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Time Capsule: HIMSS10: Party Like It’s 1999

January 24, 2014 Time Capsule No Comments

I wrote weekly editorials for a boutique industry newsletter for several years, anxious for both audience and income. I learned a lot about coming up with ideas for the weekly grind, trying to be simultaneously opinionated and entertaining in a few hundred words, and not sleeping much because I was working all the time. They’re fun to read as a look back at what was important then (and often still important now).

I wrote this piece in March 2010.

HIMSS10: Party Like It’s 1999
By Mr. HIStalk

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Healthcare is different, everybody says, Well, it sure is when it comes to throwing the excessive bacchanal that is the HIMSS annual conference.

Most citizens are shell-shocked from economic devastation. Most industries are reeling. But at HIMSS, it was 1999 all over again.

Sprawling exhibitor booths are burning electricity like a third-world country! Bring on the big-name entertainment! (OK, I admit that I hadn’t heard of Colbie Caillat and singing in a building full of fish tanks is new to me, but her Grammy Award seemed to get people’s attention). Cocktail hour in the exhibit hall are just what stressed hospital executives need to make informed, responsible IT decisions!

The most common phrase I heard in the exhibit hall other than Meaningful Use was Ruth’s Chris.

It was a Las Vegas time warp in Atlanta. Everybody slept in expensive hotel rooms and wore pricy clothes and screwed around with party schedules on expensive smart phones and fretted over dinner reservations and wine lists at expensive restaurants. The neon and booth babes were out in force, everybody loaded up on overpriced Starbuck’s coffee, and hired cars and limos lined up to transport captains of the HIT industry and their minions to and from the convention center.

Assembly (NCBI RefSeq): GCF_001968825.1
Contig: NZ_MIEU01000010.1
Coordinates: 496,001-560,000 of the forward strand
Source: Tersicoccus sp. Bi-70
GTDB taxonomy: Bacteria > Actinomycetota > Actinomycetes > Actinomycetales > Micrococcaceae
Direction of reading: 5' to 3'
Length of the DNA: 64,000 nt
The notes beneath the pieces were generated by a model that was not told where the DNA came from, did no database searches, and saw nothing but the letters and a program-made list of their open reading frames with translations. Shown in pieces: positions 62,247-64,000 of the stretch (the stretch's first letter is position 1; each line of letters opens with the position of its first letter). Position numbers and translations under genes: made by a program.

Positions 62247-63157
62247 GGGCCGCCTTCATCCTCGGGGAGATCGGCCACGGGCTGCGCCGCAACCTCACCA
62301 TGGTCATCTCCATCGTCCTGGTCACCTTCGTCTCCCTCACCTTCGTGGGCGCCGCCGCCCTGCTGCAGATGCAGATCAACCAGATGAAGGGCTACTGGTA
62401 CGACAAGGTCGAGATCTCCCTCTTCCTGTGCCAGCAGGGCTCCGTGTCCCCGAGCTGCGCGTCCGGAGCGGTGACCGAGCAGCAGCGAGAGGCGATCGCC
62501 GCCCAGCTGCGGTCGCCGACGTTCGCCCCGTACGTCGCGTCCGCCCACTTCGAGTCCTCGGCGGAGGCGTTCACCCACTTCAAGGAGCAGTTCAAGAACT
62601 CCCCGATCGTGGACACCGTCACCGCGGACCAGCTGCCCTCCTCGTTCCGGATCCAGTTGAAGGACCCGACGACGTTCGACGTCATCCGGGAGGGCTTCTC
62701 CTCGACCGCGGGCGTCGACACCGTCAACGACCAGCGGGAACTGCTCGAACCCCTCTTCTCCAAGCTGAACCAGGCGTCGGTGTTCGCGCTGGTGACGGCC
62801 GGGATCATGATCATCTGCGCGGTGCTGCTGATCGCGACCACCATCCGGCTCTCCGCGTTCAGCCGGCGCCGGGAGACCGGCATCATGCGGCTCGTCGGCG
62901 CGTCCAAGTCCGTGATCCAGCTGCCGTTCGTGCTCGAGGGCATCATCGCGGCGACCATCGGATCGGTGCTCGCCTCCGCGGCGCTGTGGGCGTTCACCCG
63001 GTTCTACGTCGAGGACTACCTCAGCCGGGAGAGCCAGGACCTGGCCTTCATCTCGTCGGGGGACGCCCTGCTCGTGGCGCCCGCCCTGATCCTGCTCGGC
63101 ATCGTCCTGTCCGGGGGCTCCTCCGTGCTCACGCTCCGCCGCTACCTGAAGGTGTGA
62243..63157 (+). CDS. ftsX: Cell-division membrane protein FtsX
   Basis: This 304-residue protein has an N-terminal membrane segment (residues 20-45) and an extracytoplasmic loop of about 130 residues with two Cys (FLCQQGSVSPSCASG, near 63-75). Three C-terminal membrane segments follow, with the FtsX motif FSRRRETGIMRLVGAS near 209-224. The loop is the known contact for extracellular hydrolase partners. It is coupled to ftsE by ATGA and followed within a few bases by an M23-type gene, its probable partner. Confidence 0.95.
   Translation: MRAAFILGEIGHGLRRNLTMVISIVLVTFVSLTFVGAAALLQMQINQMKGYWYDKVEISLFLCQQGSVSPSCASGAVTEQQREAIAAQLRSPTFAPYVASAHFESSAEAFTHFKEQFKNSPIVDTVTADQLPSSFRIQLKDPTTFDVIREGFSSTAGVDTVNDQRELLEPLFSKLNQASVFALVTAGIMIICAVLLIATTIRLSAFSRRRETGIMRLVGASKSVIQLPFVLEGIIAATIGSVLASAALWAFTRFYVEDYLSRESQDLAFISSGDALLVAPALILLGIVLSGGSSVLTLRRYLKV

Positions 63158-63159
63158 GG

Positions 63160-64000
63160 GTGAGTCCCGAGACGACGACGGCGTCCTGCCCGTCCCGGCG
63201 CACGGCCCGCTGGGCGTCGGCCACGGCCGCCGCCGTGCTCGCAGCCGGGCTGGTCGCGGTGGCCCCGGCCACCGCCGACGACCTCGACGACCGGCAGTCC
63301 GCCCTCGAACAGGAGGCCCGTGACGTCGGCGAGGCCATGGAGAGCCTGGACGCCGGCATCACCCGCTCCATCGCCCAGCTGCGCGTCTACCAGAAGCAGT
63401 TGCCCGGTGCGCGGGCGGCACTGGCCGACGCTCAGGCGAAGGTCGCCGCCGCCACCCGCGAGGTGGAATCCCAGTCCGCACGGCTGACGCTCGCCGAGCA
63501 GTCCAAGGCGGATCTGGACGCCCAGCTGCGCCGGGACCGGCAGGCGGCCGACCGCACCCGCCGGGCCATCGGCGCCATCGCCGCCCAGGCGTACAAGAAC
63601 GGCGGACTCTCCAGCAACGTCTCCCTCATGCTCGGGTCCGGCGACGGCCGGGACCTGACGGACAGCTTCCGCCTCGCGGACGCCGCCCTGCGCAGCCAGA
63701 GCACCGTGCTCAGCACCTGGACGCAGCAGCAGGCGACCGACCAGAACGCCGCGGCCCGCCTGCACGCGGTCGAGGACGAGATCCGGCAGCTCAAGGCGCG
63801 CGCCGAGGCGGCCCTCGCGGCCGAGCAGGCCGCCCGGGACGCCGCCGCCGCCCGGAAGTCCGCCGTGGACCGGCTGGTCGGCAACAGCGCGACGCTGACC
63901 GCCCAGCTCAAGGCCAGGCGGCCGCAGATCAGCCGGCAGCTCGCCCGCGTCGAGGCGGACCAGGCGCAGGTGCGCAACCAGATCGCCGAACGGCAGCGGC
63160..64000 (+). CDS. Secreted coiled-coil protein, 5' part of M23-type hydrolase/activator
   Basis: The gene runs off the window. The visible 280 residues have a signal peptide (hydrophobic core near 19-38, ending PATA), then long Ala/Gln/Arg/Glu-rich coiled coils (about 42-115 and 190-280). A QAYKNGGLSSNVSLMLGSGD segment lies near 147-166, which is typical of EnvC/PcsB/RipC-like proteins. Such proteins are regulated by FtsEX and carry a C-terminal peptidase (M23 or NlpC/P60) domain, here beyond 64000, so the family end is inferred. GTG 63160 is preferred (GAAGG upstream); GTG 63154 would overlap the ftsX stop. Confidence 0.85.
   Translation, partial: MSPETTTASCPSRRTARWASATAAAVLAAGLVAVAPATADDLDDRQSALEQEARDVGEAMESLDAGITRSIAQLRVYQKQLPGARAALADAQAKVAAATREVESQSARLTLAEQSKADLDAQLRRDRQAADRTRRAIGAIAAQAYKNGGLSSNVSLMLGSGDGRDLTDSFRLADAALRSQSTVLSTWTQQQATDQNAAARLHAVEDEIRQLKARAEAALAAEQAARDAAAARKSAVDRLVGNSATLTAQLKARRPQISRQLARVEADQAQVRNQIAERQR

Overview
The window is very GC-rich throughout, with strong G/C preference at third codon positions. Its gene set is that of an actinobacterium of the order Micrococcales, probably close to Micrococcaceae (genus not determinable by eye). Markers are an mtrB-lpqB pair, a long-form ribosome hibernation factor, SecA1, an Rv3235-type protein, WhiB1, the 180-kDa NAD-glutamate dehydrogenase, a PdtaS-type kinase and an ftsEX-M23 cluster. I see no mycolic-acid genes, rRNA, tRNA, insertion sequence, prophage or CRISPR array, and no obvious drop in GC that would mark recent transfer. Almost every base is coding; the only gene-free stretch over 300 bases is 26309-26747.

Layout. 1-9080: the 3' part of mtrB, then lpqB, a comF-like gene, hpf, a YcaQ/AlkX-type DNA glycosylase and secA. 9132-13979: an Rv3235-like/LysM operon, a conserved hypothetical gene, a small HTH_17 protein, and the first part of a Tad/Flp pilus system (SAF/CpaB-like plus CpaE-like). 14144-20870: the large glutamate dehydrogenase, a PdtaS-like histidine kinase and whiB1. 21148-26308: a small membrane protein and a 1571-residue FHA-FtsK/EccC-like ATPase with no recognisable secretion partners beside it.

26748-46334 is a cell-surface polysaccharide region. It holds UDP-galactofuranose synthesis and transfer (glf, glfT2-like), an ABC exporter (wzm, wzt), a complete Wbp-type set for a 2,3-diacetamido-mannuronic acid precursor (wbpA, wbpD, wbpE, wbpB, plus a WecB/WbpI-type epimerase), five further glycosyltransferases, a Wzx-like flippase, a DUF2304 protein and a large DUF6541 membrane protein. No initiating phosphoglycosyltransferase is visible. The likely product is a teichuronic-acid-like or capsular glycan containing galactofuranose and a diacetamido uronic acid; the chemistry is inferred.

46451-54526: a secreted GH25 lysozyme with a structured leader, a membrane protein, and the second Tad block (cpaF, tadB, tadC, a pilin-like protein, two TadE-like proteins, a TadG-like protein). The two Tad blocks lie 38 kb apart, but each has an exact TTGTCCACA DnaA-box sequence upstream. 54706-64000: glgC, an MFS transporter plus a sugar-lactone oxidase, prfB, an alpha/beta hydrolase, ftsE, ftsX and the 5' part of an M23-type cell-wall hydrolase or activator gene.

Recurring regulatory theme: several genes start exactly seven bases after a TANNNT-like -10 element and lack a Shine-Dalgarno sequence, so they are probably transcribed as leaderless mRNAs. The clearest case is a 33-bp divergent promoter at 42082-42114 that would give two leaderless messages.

In the back of my mind, though, was my hospital’s ED. I was thinking of the people patiently waiting there, those using it as their primary care provider because they can’t afford insurance. If I randomly chose one of those patients and took them to HIMSS, what would they think of the free-wheeling technology funfest?

I worry that hospital executives have decided that they are far superior in every way to the average patient they supposedly serve. They have more education, make more money, and enjoy life benefits that the randomly chosen ED patient cannot comprehend. When they travel, they travel in style, and thus supposedly struggling community hospitals will reimburse executives for $250 hotel rooms. And when they go to HIMSS, self-sacrifice is hard to find. In fact, so is any mention of real, live patients, many of whom would probably cause the suit-wearing crowd to physically recoil because they don’t look or act like them.

The other irony is that the key element of discussion, the topic that packed the conference rooms, was getting hands on taxpayer money. All those highly paid and highly expense accounted people were getting together to talk about hitting those economically shell-shocked people and companies a little harder in the pocketbook, making the choice on their behalf that their personal income would be better used to fund EMRs through higher taxes.